Duel vs Dual

Duel vs Dual

. 1 min read


Some of the English terms that we had encountered, namely duel and dual, yet few are still being confused on the usage and pronunciation of these words. When you’re inviting someone to compete with you, how are you going to say it? When you’re referring to two things in a horizon, how are you going to describe it?

The word “duel” refers to a declaration of a battle between two opposing persons or group of people with the aim for honor, glory or draw of a competition. This kind of combat is accompanied with the use of weapons, forces or intellectual skills. This term is first used around circa 1645 as a noun and during 15th century as a verb. It was originated from the Middle English, Medieval Latin and Old Latin “duellum” which means war. Figuratively speaking, it can be used in a sentence as a noun, transitive verb or an intransitive verb.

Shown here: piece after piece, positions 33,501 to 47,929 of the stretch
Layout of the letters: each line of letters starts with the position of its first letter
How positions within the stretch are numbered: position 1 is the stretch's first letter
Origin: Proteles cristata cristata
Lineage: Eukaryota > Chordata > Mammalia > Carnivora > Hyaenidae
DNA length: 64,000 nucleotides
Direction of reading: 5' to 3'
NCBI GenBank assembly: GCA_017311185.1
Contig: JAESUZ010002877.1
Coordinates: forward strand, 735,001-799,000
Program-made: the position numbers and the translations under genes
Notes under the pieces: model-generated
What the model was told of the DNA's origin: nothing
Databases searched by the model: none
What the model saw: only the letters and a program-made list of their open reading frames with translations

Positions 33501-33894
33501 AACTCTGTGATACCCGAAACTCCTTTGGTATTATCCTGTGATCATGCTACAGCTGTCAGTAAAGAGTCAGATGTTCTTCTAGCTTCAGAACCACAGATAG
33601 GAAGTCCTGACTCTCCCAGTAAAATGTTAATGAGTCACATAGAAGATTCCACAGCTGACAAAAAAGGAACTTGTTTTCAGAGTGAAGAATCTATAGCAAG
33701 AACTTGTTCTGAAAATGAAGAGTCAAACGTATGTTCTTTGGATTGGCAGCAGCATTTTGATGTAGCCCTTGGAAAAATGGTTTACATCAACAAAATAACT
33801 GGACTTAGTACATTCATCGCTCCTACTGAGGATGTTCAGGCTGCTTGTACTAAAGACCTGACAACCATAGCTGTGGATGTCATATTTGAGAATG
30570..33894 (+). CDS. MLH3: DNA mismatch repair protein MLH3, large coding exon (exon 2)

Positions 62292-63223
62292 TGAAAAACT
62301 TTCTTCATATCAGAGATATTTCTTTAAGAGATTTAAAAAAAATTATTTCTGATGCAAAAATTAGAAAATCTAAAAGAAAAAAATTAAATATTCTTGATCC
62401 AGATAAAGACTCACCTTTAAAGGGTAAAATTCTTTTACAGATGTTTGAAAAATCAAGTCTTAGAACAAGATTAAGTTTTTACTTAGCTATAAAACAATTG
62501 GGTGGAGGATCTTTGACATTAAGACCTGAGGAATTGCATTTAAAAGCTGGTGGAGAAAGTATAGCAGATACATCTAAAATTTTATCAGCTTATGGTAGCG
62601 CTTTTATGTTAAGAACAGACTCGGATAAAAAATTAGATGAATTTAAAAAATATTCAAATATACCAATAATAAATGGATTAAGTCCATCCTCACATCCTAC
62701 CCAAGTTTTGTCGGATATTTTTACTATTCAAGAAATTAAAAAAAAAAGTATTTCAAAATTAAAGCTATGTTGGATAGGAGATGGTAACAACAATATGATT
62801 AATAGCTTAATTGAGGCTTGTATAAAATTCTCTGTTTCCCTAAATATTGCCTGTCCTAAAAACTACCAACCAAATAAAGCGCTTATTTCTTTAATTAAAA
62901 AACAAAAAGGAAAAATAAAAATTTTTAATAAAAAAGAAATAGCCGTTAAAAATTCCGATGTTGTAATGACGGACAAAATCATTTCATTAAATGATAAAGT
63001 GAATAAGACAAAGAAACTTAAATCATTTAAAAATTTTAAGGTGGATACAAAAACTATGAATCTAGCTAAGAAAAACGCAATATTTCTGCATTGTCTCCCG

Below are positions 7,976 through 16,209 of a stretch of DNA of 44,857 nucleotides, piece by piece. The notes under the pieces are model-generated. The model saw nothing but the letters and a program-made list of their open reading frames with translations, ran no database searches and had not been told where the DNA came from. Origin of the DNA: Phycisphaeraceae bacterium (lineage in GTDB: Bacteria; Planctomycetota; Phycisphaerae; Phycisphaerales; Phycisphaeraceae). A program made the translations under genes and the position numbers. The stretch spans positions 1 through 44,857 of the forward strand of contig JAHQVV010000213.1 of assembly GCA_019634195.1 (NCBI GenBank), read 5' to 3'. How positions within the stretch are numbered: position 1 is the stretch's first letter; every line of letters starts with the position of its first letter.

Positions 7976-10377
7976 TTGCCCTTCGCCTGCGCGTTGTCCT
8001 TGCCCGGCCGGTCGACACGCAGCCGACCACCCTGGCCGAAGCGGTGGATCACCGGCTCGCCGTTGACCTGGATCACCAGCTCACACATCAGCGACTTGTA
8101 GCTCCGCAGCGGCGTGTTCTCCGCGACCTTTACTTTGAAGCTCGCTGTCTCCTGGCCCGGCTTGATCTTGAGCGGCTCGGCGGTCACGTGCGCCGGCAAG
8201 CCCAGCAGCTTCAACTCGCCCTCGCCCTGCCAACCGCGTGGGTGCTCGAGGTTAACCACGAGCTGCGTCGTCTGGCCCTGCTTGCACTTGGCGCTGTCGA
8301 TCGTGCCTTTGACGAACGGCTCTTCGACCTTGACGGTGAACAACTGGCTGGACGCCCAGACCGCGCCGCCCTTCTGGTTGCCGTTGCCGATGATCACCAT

Conversely, when we hear the word “dual” it implies two parts or having a double use, or denotes something in pairs. The word is first used around 1597 as an adjective and during 1650 as a noun. It is derived from the Latin word “dualis” which means duo or two. It can be used in a sentence as a noun or an adjective.